Militants in Yemen face opposition from government as well as heavily armed tribes; army attacks militant hideouts in Zinjibar
AFP, Tuesday 14 Feb 2012
Yemen's army shelled Al-Qaeda positions in the southern city of Zinjibar on Tuesday, killing 12 extremists, a local government official told AFP.
"Twelve Al-Qaeda militants were killed when the army fired artillery shells and Katyusha rockets on their positions across several areas in Zinjibar," said the official in the adjacent town of Jaar, where the militants were buried.
A military official confirmed the shelling but said he could not yet provide a toll.
In May, militants from Al-Qaeda branch in Yemen who declare themselves the Partisans of Sharia (Islamic law), took control of Zinjibar, triggering nine months of fighting between militants and government troops.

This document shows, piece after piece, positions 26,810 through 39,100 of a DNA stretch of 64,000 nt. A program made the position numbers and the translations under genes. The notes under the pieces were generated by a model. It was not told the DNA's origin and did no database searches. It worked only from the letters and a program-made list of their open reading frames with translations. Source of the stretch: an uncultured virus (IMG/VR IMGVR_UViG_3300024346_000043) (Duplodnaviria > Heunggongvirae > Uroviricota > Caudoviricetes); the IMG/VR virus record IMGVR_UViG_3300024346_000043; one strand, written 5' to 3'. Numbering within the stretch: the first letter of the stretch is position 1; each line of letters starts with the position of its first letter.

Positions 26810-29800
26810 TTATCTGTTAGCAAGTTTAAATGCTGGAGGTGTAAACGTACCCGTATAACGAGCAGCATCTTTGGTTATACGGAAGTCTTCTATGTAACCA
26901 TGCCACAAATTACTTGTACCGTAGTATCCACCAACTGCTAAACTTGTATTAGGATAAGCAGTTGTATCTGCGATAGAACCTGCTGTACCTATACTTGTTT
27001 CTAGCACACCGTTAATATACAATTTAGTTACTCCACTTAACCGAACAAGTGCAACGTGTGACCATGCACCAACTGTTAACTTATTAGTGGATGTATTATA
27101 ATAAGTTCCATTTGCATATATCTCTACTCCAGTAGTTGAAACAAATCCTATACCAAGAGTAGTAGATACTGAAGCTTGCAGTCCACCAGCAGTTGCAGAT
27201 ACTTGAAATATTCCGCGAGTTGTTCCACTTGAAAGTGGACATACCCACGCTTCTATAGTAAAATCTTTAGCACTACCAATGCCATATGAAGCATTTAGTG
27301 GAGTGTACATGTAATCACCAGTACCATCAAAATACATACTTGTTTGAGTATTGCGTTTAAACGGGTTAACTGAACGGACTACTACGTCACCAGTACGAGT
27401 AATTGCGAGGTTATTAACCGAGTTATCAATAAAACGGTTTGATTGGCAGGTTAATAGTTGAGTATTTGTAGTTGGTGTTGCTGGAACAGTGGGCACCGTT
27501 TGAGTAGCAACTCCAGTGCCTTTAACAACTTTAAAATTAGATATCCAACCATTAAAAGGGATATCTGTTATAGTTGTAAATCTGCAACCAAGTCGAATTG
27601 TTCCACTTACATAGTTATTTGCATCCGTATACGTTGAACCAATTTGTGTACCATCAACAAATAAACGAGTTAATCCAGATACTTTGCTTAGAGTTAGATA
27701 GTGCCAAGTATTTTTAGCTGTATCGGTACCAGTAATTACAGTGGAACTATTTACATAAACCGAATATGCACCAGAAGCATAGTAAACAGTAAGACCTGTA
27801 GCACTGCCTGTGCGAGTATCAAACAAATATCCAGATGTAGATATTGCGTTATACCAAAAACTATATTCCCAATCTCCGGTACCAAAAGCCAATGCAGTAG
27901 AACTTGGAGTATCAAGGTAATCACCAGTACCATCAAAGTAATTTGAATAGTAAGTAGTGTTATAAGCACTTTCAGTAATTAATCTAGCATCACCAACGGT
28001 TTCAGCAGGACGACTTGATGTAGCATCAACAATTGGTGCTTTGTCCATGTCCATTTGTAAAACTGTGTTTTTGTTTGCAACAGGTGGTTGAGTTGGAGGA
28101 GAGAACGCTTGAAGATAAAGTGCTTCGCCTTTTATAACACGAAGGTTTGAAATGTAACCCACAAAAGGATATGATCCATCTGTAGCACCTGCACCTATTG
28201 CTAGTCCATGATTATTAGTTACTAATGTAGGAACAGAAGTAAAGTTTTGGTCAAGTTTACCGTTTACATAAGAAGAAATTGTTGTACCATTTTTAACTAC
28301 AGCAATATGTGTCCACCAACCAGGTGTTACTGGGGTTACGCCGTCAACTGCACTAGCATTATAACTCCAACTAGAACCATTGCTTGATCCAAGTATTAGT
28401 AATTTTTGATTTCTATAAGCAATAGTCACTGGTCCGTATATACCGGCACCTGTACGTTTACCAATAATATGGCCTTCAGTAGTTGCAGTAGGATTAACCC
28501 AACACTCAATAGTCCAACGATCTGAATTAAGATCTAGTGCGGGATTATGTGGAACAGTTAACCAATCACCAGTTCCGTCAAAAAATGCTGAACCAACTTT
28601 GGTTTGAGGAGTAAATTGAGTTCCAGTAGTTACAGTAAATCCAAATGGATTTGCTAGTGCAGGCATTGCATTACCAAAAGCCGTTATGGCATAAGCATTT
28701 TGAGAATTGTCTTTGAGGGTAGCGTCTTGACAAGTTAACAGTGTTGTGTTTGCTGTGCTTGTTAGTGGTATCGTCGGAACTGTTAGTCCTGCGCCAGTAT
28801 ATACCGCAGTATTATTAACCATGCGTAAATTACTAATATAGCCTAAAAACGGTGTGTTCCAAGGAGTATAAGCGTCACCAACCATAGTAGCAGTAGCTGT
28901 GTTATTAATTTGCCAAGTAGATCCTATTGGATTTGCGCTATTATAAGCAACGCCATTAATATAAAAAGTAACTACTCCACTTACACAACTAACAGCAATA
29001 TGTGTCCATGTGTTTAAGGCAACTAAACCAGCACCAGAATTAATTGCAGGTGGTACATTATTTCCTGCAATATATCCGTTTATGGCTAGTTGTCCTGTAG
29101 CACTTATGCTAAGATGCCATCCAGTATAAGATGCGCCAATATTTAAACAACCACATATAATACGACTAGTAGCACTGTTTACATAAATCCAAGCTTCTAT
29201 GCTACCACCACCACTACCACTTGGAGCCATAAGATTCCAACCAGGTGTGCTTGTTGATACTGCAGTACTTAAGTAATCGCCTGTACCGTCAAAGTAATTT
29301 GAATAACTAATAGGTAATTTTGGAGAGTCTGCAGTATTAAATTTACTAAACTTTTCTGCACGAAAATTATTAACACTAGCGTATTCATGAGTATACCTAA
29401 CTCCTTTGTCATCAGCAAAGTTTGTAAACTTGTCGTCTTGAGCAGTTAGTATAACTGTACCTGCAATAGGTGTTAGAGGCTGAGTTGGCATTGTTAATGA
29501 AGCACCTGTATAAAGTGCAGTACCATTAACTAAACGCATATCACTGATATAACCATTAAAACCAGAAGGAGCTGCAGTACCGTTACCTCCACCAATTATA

Tribal and government officials said on 4 February that the government is trying to negotiate the withdrawal of the extremists from the city, which is the capital of Abyan province.
So far, at least three tribal-mediated negotiation attempts to secure a militants withdrawal have failed.
Hundreds of people have been killed in the fighting and more than 90,000 residents displaced.
On 25 January, hundreds of Al-Qaeda gunmen bowed to tribal pressures and withdrew from the town of Rada, 130 kilometres (85 miles) southeast of the capital Sanaa.
Rada was overrun on 16 January, the latest in a series of towns and cities to fall as Al-Qaeda takes advantage of a central government weakened by months of anti-regime protests.
Heavily armed tribes, which play a vital role in Yemeni politics and society, have been joining the army to battle militants linked to Al-Qaeda who have taken over several regions across the country's south and east.